"Annual Report" Comparision Demystified
A report by James Rile, PlanetDjVu, June 30, 2002
The LizardTech Website has long offered an "Annual Report" comparison between PDF and DjVu. This comparision is still on-line at: http://www.lizardtech.com/solutions/document/samples/.
Here is the description of this comparison on the LizardTech web page:
Now, I have often wondered how such a dramatic reduction in size was possible when in all my tests, the best I can do is a 4:1 or 5:1 file size reduction with DjVu. I decided to download that large PDF file and find out.
Upon checking the PDF document properties, I can see that this PDF file was created with Acrobat Capture 3.0 from color scans, and was saved in the PDF Normal format with word-recognition suspects left as bitmap. Also, this PDF file was not optimized (saved with the "fast web view" option). Because the file was not optimized for web delivery, this means that when you click the PDF link on the the LizardTech website, all 147 Mb must download before the first page is displayed. If you are on a dial-up connection, you could indeed watch a movie before this PDF file is displayed in your web browser!
Optimizing a PDF file is as easy as selecting "File, Save As" in Acrobat, and when I did so, the file size dropped from 147 Mb to 110 Mb. Now as soon as page 1 downloads, it will display while the remaining pages download in the background. Barely enough time for a cup of coffee, even with a dial-up connection.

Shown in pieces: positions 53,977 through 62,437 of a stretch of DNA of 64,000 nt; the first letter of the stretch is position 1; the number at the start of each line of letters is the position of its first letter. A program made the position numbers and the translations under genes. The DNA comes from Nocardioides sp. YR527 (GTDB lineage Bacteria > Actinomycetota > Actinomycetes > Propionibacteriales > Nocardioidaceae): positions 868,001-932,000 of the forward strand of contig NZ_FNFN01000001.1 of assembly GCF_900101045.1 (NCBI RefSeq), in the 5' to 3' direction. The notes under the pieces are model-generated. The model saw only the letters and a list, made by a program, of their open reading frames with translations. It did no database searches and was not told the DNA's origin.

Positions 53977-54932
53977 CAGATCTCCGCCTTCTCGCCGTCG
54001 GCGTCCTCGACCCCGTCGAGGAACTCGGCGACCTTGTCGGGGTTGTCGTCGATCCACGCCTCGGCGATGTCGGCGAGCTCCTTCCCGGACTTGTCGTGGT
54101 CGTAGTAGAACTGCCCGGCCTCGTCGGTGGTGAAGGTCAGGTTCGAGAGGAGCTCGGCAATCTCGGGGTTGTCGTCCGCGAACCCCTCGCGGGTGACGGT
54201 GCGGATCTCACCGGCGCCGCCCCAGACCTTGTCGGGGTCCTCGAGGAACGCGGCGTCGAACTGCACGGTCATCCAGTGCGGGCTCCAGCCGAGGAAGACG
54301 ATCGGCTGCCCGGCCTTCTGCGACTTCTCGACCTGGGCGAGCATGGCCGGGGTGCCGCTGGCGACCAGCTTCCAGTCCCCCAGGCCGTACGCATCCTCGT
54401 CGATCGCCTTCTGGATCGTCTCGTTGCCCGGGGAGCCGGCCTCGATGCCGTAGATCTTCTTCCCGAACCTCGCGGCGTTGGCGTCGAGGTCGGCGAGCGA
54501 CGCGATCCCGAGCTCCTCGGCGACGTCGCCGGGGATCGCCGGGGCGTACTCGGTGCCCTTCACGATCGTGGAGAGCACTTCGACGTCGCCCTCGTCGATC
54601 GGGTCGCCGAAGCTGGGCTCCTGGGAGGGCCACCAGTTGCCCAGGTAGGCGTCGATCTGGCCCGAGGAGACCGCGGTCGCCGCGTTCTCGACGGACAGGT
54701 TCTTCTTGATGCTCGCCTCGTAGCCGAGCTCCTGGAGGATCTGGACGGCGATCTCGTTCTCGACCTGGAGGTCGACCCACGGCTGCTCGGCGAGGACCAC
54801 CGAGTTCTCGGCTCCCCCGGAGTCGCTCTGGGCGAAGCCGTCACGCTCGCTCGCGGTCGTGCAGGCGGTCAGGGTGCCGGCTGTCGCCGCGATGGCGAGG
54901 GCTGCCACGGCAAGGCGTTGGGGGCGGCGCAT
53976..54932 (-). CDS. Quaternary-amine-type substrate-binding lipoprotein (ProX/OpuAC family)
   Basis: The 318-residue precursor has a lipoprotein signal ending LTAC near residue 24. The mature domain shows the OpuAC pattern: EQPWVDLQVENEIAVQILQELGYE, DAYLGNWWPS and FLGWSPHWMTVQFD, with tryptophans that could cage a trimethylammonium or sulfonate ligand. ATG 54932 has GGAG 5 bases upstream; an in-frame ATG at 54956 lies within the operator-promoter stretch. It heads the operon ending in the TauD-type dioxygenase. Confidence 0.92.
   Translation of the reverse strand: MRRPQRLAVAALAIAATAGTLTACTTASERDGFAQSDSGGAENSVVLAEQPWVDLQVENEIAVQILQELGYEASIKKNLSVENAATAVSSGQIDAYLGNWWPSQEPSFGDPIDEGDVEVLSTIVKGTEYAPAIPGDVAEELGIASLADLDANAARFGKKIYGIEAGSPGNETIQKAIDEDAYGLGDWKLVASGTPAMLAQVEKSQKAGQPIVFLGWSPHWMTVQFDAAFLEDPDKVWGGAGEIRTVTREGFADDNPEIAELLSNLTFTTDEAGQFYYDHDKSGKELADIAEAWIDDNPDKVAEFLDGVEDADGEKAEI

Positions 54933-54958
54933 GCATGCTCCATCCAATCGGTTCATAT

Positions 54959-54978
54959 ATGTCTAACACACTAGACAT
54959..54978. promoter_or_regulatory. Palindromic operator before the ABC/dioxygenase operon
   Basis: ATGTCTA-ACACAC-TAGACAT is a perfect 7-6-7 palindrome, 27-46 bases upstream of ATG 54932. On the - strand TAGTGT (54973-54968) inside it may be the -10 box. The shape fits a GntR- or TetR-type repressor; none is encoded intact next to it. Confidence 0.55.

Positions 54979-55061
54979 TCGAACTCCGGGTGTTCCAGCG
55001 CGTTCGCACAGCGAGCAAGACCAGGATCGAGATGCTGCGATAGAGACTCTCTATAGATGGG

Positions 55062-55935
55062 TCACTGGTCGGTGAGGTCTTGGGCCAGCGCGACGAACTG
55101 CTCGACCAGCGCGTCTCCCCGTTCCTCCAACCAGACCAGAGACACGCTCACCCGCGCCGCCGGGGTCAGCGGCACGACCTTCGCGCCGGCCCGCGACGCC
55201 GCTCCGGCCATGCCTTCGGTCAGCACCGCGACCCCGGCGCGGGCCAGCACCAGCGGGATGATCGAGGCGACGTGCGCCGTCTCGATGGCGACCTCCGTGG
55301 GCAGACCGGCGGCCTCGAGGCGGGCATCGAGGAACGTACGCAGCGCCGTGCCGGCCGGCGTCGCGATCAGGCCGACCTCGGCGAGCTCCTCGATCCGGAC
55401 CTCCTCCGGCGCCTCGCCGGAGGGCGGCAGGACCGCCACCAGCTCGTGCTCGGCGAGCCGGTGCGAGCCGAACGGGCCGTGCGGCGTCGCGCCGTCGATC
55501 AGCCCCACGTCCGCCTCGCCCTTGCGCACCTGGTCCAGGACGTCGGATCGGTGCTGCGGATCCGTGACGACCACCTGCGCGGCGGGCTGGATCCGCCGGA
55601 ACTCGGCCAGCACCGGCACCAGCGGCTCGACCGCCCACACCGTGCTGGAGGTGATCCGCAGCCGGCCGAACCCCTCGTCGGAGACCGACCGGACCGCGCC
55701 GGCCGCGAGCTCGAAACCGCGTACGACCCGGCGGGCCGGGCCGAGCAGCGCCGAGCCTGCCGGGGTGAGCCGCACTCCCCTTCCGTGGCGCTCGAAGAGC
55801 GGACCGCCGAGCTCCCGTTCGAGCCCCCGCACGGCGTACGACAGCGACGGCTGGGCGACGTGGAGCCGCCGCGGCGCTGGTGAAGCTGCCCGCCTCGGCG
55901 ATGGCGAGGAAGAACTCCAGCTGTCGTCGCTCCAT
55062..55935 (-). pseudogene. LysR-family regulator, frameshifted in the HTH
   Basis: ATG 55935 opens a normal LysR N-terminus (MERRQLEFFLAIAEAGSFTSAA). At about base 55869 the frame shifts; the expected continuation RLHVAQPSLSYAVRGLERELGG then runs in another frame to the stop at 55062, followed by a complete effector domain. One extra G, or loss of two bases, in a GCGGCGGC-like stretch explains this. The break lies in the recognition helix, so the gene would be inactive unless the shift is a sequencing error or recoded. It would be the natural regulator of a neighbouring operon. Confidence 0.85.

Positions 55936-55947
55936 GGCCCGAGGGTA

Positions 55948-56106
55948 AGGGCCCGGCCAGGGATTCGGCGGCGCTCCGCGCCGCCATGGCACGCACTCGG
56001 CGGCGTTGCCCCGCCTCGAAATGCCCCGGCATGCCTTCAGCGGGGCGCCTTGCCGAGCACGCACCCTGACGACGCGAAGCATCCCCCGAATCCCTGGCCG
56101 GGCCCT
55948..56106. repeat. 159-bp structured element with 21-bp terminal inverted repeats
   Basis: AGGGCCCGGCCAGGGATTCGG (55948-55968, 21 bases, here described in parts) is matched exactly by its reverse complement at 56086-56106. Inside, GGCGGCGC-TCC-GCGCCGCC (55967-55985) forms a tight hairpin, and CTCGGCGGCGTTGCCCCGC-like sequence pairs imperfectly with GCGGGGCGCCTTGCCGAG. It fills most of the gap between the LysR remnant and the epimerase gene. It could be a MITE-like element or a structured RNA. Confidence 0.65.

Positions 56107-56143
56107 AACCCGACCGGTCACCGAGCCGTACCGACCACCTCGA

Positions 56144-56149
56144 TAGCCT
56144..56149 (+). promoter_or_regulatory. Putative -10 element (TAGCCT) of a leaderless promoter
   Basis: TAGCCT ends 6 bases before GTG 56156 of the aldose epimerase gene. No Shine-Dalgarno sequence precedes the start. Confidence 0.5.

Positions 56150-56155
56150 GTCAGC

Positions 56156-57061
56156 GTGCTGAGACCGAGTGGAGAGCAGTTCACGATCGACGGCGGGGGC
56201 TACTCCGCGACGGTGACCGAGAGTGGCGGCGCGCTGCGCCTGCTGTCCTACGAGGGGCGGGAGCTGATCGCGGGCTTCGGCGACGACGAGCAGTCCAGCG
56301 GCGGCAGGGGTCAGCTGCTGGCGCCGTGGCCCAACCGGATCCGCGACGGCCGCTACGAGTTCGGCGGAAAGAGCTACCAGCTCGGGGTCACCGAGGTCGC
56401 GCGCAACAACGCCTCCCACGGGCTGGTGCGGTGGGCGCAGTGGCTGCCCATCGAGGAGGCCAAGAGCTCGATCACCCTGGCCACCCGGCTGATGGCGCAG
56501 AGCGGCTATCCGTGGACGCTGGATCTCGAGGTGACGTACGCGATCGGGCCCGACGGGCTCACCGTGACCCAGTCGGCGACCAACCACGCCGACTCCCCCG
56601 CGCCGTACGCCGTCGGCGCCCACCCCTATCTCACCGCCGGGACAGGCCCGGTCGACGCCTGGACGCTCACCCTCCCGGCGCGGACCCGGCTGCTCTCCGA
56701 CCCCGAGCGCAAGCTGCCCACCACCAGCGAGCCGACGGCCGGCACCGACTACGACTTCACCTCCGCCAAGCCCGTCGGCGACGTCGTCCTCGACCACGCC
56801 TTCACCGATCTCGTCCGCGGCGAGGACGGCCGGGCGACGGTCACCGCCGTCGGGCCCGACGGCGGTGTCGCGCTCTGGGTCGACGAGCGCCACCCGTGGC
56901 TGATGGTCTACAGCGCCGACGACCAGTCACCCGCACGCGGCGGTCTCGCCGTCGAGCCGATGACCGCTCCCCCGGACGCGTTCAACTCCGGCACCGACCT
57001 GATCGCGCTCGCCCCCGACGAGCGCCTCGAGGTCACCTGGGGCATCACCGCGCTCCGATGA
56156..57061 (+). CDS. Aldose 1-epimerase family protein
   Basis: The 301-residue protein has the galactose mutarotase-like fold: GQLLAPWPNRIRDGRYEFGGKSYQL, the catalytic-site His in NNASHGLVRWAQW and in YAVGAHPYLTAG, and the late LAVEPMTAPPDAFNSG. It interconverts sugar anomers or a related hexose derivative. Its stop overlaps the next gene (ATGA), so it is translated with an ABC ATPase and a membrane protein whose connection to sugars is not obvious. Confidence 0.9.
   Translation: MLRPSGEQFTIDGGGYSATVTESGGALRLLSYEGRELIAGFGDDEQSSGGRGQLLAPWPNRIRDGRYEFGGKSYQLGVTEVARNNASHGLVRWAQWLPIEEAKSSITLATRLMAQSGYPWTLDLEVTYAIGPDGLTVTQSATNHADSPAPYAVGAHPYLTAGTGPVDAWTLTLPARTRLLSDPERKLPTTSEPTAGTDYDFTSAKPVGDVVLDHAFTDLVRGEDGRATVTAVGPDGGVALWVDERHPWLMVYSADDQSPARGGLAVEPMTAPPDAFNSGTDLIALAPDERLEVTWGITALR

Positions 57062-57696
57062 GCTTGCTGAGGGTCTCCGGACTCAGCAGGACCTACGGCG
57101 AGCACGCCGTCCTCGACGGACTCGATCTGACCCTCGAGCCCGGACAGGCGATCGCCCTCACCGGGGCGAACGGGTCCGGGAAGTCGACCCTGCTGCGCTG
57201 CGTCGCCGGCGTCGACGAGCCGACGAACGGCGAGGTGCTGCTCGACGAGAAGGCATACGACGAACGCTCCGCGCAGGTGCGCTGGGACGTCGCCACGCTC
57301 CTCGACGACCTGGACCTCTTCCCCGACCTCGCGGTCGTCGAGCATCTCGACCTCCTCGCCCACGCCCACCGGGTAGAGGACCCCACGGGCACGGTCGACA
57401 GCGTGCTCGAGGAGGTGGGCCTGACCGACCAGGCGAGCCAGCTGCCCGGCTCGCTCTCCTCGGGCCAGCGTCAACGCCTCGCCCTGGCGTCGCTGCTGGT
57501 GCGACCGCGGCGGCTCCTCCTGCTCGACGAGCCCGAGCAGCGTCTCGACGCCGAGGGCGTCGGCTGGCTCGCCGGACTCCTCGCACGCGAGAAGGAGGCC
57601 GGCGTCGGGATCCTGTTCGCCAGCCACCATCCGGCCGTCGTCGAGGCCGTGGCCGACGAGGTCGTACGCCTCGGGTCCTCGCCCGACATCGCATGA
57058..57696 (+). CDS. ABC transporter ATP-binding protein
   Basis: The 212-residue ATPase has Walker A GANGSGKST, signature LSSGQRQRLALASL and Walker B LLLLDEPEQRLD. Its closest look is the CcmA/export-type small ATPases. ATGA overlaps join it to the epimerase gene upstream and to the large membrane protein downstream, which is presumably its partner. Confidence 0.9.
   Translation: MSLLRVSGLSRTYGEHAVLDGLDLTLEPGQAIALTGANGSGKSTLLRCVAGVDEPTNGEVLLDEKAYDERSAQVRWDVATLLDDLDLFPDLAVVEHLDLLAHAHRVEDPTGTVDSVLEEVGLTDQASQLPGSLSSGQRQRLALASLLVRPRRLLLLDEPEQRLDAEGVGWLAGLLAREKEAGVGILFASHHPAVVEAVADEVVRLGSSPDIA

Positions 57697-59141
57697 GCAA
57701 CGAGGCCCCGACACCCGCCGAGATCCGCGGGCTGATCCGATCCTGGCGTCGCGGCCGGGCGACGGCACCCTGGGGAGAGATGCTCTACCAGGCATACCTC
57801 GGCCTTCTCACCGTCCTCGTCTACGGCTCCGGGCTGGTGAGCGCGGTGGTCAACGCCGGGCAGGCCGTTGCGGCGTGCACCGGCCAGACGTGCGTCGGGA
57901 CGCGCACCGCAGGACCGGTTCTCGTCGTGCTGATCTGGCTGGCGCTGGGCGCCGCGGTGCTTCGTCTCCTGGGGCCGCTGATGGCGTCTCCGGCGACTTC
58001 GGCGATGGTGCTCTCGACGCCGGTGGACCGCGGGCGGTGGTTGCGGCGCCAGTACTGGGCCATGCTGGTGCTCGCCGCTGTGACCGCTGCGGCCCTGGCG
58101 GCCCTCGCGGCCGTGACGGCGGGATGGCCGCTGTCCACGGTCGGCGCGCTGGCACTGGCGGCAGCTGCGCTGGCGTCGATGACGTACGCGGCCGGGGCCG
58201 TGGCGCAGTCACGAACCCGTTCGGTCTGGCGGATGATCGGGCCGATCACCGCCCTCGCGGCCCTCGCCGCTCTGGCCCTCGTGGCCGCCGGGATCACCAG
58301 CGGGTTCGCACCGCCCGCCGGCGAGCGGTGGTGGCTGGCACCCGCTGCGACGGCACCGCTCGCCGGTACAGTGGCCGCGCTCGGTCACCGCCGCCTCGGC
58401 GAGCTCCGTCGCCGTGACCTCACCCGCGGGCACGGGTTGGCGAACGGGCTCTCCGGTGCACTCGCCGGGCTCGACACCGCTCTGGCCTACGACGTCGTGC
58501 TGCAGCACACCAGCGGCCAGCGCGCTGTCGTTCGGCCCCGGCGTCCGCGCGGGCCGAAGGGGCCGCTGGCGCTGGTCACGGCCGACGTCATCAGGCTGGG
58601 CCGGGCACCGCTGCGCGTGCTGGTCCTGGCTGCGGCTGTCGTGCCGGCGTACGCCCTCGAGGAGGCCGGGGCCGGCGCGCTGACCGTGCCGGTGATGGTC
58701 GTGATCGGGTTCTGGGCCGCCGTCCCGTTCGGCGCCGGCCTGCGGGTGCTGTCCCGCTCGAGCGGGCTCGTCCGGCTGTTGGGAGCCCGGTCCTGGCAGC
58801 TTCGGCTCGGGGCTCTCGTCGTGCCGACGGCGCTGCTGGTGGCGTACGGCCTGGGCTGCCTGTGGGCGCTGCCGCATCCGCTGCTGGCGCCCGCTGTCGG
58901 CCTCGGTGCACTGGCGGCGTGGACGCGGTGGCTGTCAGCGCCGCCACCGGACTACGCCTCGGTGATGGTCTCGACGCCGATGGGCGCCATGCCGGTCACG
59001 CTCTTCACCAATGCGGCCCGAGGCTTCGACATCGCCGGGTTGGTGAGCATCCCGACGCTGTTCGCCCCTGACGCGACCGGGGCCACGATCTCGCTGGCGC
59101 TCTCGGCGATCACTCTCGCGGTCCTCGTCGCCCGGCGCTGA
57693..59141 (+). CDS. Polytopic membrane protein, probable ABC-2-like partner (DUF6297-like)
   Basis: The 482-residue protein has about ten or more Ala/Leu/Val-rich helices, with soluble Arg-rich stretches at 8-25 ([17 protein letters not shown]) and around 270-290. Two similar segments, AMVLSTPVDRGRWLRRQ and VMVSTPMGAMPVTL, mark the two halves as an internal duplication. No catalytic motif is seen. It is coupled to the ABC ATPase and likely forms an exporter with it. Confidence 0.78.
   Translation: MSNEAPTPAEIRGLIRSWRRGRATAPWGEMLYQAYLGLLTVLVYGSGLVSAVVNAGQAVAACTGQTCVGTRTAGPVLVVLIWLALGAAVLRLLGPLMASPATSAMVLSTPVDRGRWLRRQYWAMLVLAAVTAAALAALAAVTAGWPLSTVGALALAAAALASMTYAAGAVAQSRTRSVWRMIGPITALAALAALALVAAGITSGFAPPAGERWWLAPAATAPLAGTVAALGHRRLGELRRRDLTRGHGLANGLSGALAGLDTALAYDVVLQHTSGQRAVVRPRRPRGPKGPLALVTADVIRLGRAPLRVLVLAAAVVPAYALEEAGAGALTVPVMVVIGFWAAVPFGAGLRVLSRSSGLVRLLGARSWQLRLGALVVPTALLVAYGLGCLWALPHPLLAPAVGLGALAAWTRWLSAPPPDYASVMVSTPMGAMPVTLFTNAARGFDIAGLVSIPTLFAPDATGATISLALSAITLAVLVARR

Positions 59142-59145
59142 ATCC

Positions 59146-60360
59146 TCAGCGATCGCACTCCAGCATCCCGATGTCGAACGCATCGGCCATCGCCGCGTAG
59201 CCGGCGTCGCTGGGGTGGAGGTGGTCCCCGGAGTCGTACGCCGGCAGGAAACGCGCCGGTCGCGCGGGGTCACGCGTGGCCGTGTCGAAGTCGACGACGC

Experienced users of Acrobat Capture 3.0 know that this product generates PDF files using a custom version of PDFWriter, and the resulting files, particularly with color pages, are much larger than they need to be. The remedy to this is to "re-fry" the PDF, that is, to reprocess the PDF file using Adobe Acrobat Distiller. So I re-fried my 110 Mb PDF file, and as a result, the file size dropped to just 15 Mb. There was no loss of quality in this transformation, it is simply a matter of removing unnecessary "meta-information" from the PDF file that Acrobat Capture 3.0 initially puts there.
An even better remedy for this problem is to process the large PDF file in the new CVista PDFCompressor 2.0. This application was used to recompress all the bitonal objects of the file using JBIG-2 compression, and to further compress the grayscale and color objects by another 50%. This was a much more efficient method than the two-step approach of converting PDF to Postscript and then back to PDF again. The result of this compression processing is that the file size dropped to just 21.8 MB.
Now we have completed the PDF conversion process which started with Acrobat Capture 3.0 and have prepared the PDF for web delivery.
The DjVu file from the LizardTech web site is 2.87 Mb in INDIRECT format, and 3.01 Mb in BUNDLED format.
Let's take a look at this comparision now, "demystified".
DjVu 2.87 MbClick here and get ready to read
PDF 14.96 Mb(Distiller) Click here and get ready to read
PDF 21.80 Mb(CVision) Click here and get ready to read
Don't walk away for either format!
The DjVu file is 5 times smaller than the PDF (not 51 times smaller)!
This reduction in file size and the superior display-speed performance is still enough to seriously consider DjVu as a better alternative to PDF for color documents. If not DjVu, then seriously consider PDF compression technology from CVision, or the "re-fry" method of file size reduction.